This was only the most recent example of publishing hype that Simon and Schuster couldn't possibly buy. The excerpt in January's Vanity Fair profiling Ross, for all its discussion of his mob-tinged past and obscene $100 million annual compensation, contained very little that hadn't already been published. But it managed to catch the tsunami of resentment rising against American executive perks, prompting tongues to clack in the microcosmos where such things matter--so much so that New York City Council president Andrew Stein was compelled to write a letter to Vanity Fair saying Clurman had done Ross wrong. Stein defended Ross as "a unique human being, a great New Yorker, and a visionary business leader," and thanked him for continuing to employ 7,000 people in the city where Stein hopes soon to be mayor. That Time had, just weeks before, laid off hundreds of employees and that Time Warner has a monopoly on cable television services in New York City were clearly less important to Stein than the fact that Ross had recently co-chaired a $5,000-a-plate Stein fundraiser that helped him circumvent public campaign financing laws.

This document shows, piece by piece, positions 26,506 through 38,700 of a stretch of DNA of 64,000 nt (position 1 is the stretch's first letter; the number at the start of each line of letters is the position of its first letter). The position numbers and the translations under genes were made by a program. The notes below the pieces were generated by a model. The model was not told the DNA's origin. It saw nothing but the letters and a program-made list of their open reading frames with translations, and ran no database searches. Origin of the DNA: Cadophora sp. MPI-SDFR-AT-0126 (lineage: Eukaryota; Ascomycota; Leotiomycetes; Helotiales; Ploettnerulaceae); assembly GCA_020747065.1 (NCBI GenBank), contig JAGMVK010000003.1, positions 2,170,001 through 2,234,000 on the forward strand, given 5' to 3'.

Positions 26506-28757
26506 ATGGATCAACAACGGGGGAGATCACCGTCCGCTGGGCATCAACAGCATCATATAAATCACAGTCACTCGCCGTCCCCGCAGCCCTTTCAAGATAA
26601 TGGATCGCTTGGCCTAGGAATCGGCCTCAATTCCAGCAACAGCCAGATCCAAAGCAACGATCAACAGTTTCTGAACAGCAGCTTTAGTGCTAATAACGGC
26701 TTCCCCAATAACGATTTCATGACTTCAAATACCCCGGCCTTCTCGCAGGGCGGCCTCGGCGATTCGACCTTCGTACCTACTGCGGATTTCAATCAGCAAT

Add to this a story in March's Equire by former Time writer Robert Sam Anson about the newsweekly's ongoing identity crisis. Even before Esquire had hit the stands, Clurman accused Anson, whom he'd hired at Time in the sixtiies, of stealing from his sallies. This baseless charge came to the attention of noted literary critic Liz Smith, who trumpeted it in her syndicated gossip column without bothering to ask Anson his opinion.